| Johnny Cash at Folsom Prison


Bestor Cram

USA, 2008


Review by Victoria Large

Posted on 24 April 2009

Source DVD screener

Categories The 2009 Independent Film Festival of Boston

Documentarian Bestor Cram’s film Johnny Cash at Folsom Prison is not the last word on tumultuous life and career of the Man in Black, and that it doesn’t try to be is ultimately to its credit. Rather than attempting to pack his film with minutiae about the iconic musician, Cram takes a single moment in history - the recording of Cash’s acclaimed At Folsom Prison live album on January 13, 1968 - and examines how it shaped the singer-songwriter in our collective imaginations, as well as shedding light on the disparate, intersecting lives of those who were present that day. Johnny Cash at Folsom Prison isn’t a biopic, but rather something more unusual and perhaps more interesting.

Cram mixes typical talking-head interviews with relevant clips of Cash performances, but he is forced to work around the fact that no video footage of the titular concert exists. I preferred when Cram chose to pair the music and interview snippets with uncluttered visual cues - images from modern day Folsom or Cash’s hometown of Dyess, Arkansas (recalling the no-fuss look of AJ Schnack’s Kurt Cobain: About a Son), or photographer Jim Marshall’s evocative images from the day of the concert - to the more ornate flourishes, such as some opening animation to set to “Folsom Prison Blues” that feels busy and precious when paired with Cash’s straighforward, solid music. (Although another animated sequence, dramatizing Cash’s performance of the Shel Silverstein-penned Death Row account “25 Minutes to Go” is fun in its own rite, it doesn’t quite match the wicked gallows humor of Cash’s vocal.) But these are small quibbles with a fine documentary.

Culled from the work of Cash biographer Michael Streissguth, who acted as writer and co-producer, the film admirably sidesteps the impulse to simply lionize Cash, instead depicting the singer as a flawed but deeply compassionate man who was aware of his own mythmaking machinery. Some of the strongest moments of Cram’s film allow us glimpses behind that machinery. The At Folsom Prison album famously opens with the bass-voiced singer announcing, “Hello, I’m Johnny Cash,” followed by a rapturous cheer. But the documentary includes audio of Los Angeles radio personality Hugh Cherry directing the prisoners on how to react to Cash’s entrance, explicitly advising them not to cheer until Cash has delivered his humble opening line. Another fascinating glimpse behind the curtain is the inclusion of audio of “Crescent City Blues,” the song that quite obviously provided the musical and lyrical inspiration (to phrase it charitably) for Cash’s indelible “Folsom Prison Blues.” There’s also a revealing quote from Merle Haggard, who remembers Cash telling him that Haggard, an ex-convict, had lived the life that people only thought Cash had lived.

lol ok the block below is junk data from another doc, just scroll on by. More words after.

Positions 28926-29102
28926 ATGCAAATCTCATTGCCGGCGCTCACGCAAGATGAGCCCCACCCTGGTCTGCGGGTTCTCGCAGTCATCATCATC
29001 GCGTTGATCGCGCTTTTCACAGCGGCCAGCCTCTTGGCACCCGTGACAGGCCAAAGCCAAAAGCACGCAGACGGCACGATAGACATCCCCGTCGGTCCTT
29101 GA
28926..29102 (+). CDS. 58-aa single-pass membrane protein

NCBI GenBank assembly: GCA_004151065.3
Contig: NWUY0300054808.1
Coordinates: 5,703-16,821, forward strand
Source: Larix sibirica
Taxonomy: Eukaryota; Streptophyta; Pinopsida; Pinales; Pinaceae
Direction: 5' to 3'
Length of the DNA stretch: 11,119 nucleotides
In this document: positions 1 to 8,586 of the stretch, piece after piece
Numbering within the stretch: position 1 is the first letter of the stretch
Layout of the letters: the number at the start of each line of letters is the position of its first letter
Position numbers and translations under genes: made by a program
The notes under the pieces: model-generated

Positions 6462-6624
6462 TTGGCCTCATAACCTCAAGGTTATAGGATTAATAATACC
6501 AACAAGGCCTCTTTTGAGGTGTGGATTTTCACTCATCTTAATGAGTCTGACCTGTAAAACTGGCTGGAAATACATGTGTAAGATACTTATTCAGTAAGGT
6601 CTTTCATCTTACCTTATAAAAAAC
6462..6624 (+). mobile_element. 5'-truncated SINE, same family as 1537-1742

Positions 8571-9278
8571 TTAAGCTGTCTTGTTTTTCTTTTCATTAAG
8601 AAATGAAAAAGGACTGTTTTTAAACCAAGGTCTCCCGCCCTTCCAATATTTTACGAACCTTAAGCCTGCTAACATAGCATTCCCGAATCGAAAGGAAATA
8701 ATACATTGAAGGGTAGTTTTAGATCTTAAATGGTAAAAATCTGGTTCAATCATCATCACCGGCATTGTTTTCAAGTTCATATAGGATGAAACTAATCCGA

Whether any of this is news to you or not, the revelations in Cram’s film don’t diminish Cash, they simply draw a complicated man into sharper focus. Cash’s rebel spirit, his sympathy for the downtrodden, and his charisma as a performer are all so prominently on display that you can’t help but finish the film with the urge to turn up his galloping music, preferably as it streams from some tired FM radio as you cruise down Route 66. The film gives us the larger than life Cash, but it also enriches our understanding of him as a man. (There is something quietly moving about hearing so many of the interviewees refer to him as simply “John.”)

In addition to offering a nuanced portrait of Cash, the film contextualizes his album by offering a glimpse of life at Folsom prison as filtered through the experiences of a variety of individuals, including Folsom Prison guard Jim Brown and Millard Dedmon, a former inmate who calls Folsom the “worst place I’ve ever been in my life.” Emerging as the film’s most compelling and ultimately most chilling thread is the story of Glen Sherley, the Folsom inmate who wrote the song “Greystone Chapel,” which Cash performed at his famous concert (to Sherley’s joyful surprise). Cash took a great interest in Sherley after the concert and ultimately lobbied successfully for his release from prison, only to witness him languish on the outside after some initial success as a performer. (Musician Marty Stuart’s assessment that the cutthroat music industry is a less-than-ideal setting for a man fresh out of prison is difficult to argue with.) Cash’s Folsom Prison setlist, packed with songs about hard times behind bars, including the short, tough-to-shake story-song “The Wall,” finds its haunting counterpart in the stories of the men who he performed for on that day in 1968, and like the album itself, Cram’s film pushes its audience to consider and reconsider the way that our society deals with the convicted and the condemned.

More The 2009 Independent Film Festival of Boston

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